Millions of people all over the world struggle to fall asleep at night. Insomnia is no laughing matter, but we’ll start with some funny sleep (or lack thereof) stories nonetheless, just to lighten things up and remind you that you, dear reader, aren’t alone.
One time I was talking on the phone to a friend who was complaining to me that she couldn’t find her cell. Five minutes into the conversation, I asked her, “Aren’t you using your cell phone right now?” She hung up on me.
Another cell phone / sleep deprivation story…A friend’s son told me this one. He was in the car with his father and they were going on a fishing trip. Their luggage was in the trunk. His father had mistakenly packed his cell in a bag that was in the trunk too. It rang while he was driving, rang and rang and rang. About a minute after it had stopped ringing, he said, “I must have left my phone at home.”
These are just some of the effects sleeplessness can have. If left untreated, insomnia can cause anxiety, agitation, and depression, and that’s just the psychological consequences.
Insomnia can be caused by certain medical conditions, but the most frequent cause is anxiety according to Lisa Meltzer, an education scholar for the National Sleep Foundation and associate professor of pediatrics at National Jewish Health in Denver. “If you’re anxious and worried, it’s very difficult to relax and fall asleep,” she says. “When you’re not sleeping well, you’ll be more anxious and you’ll have a harder time regulating emotion. It feeds on itself.”
Do you dream of falling asleep quickly? The good news is you can! Scientists have discovered effective relaxation techniques and exercises that will help you.
There are few things more depressing and non-conducive to sleepiness than watching the minute hand of your bedside clock. Does this sound familiar? Hide the clock. Constantly checking the time only makes you feel more stressed, making it harder to relax and fall asleep. The more you stare at the clock, the more you will worry about not falling asleep, and that in itself will make you less likely to.
Taking a warm shower an hour before bed and then going into your cool bedroom will result in a rapid body temperature decrease, which will prepare your body for sleep faster. Showers can also be very relaxing, so that will help as well. Making showering part of your bedtime routine will give great sleep value. When you’re falling asleep, your body temperature drops slightly, reaching its lowest point between 2 and 4 a.m., and the cool bedroom will help with that.
By this we mean trying to force yourself to stay awake. Studies suggest this can actually alleviate excessive sleep anxiety. Sleep is one of those things where the harder you try, the more likely you are to fail at it. Another one of those things is dieting.
If you wake up in the middle of the night and can’t go back to sleep within 30 minutes, stop trying. Get up and read or do the dishes. Don’t watch TV, play with your phone or sit in front of the computer – the blue light electronic devices emit suppresses the release of melatonin, a sleep-inducing hormone.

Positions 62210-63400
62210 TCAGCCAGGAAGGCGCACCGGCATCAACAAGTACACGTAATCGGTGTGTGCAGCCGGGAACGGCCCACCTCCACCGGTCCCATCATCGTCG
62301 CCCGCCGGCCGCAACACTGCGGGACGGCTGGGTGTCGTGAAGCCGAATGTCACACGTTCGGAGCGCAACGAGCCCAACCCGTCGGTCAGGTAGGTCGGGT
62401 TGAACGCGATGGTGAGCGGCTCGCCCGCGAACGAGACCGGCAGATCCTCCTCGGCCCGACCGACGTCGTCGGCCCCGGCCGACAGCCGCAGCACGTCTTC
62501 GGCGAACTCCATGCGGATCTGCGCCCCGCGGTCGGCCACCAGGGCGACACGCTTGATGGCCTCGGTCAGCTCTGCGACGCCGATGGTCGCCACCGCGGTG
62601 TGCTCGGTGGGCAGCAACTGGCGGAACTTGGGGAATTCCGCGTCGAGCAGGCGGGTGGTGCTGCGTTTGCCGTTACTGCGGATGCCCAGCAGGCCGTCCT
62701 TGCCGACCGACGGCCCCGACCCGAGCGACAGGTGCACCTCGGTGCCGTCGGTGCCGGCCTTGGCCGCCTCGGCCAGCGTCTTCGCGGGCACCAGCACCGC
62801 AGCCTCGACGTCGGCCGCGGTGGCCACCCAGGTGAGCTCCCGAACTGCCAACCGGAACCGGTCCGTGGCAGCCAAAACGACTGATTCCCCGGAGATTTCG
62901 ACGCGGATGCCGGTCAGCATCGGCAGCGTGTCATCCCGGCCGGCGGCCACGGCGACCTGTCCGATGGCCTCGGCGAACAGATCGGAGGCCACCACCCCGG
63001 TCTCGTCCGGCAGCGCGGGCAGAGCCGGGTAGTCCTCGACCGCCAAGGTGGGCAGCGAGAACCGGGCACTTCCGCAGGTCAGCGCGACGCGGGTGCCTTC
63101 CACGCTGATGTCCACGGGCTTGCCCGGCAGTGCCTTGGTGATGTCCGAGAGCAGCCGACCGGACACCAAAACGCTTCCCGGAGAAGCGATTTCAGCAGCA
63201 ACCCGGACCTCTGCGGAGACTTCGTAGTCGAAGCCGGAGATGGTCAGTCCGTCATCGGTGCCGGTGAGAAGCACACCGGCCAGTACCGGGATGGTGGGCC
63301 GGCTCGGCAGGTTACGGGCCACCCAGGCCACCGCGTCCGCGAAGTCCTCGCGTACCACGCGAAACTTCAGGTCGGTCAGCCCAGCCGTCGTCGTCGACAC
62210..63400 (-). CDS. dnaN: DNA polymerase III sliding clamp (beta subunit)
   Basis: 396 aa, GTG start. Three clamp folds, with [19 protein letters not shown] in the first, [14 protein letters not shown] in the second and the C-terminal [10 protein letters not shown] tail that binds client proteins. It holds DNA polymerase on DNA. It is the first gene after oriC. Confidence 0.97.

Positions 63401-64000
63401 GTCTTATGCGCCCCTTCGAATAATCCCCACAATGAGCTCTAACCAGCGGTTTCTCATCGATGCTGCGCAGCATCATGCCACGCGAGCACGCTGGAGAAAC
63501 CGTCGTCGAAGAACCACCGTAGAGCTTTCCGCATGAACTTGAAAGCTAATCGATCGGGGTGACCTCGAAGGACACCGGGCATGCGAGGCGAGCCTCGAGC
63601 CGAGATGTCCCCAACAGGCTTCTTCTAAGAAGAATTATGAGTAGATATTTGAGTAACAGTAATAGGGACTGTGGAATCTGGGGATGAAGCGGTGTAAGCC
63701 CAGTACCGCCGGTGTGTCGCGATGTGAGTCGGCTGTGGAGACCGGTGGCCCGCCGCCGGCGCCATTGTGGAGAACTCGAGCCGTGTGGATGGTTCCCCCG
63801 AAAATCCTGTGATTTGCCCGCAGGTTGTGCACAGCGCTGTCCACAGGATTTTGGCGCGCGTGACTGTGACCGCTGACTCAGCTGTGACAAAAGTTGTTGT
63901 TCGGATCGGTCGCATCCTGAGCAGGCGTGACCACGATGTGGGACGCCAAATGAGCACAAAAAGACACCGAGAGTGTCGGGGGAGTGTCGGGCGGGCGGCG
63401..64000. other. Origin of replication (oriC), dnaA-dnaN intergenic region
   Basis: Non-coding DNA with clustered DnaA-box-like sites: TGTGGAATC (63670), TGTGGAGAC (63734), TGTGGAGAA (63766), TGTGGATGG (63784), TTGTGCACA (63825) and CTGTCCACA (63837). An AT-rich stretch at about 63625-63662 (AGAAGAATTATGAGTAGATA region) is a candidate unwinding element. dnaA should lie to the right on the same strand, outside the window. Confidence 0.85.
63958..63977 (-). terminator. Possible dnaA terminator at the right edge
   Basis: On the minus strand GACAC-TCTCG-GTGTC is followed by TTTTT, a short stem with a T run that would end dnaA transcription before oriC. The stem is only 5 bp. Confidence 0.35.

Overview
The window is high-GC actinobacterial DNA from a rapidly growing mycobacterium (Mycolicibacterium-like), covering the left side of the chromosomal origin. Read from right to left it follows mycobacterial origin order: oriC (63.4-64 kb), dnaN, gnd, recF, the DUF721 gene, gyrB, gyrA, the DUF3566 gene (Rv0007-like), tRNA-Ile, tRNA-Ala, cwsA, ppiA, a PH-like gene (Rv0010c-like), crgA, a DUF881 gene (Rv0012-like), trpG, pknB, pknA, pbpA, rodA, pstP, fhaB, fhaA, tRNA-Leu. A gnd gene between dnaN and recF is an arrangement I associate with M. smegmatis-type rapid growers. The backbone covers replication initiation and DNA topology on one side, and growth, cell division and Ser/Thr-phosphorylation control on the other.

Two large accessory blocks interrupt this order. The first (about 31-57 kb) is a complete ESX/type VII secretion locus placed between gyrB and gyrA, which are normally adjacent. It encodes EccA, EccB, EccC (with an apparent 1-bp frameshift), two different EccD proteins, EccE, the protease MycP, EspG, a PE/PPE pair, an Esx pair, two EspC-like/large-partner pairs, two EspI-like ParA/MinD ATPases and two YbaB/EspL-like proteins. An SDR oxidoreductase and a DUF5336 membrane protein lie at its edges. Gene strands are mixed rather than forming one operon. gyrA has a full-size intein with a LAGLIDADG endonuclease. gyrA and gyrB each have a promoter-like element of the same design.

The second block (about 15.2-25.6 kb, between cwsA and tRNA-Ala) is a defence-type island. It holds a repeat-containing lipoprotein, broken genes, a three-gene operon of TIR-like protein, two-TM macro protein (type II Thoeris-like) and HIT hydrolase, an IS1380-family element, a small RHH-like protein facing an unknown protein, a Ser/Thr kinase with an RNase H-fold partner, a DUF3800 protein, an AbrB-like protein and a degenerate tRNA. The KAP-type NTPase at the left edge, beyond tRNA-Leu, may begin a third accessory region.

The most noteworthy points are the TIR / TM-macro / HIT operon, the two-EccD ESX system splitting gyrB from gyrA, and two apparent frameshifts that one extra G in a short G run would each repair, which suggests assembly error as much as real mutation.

Studies show that warm hands and feet are the best predictor of rapid sleep onset. Shifting blood flow to the periphery cools your core down, working in tandem with melatonin.
Ice cold water in the face may help against anxiety at bedtime. It will lower your heart rate and blood pressure, helping you get to bed and fall asleep more quickly.
Lavender oil smells wonderful, relaxes the nervous system and lowers your blood pressure. A 2005 study at Wesleyan University found that participants who sniffed lavender oil for several minutes at regular intervals before bedtime fell asleep faster, slept longer and had more energy in the morning. According to Meltzer, some people respond really well to scents and they can help them clear their heads if they’re breathing them in deeply. It could be part of the secret to falling asleep quickly if it’s part of a bedtime routine.
Do you have a favorite place? Instead of counting sheep, imagine a place that makes you feel calm and happy. The key to success is picturing a scene that’s interesting enough to distract you from your thoughts and worries that are keeping you up. An Oxford University study showed that insomniacs who were told to imagine a relaxing natural scene fell asleep much faster than those who were instructed to count sheep or do nothing.
Dr. Andrew Weil’s breathing technique is said to help you fall asleep in less than 10 minutes. The method is believed to relax you by slowing your heart rate, increasing the amount of oxygen in your blood stream, and releasing more carbon dioxide from the lungs.
Place the tip of your tongue against the tissue behind your upper front teeth and exhale deeply through your mouth, close it and inhale quietly through your nose, counting to four. Hold your breath and count to seven, then exhale deeply through your mouth again, counting to eight. Repeat three more times for a total of four breaths.
Finally, deal with what is keeping you up. For example, let’s say you owe someone money. As you pace back and forth in the middle of the night, call them and say, “Jim/John etc., you know that money I was supposed to pay you back tomorrow? I don’t have it” and let Jim stay up and worry.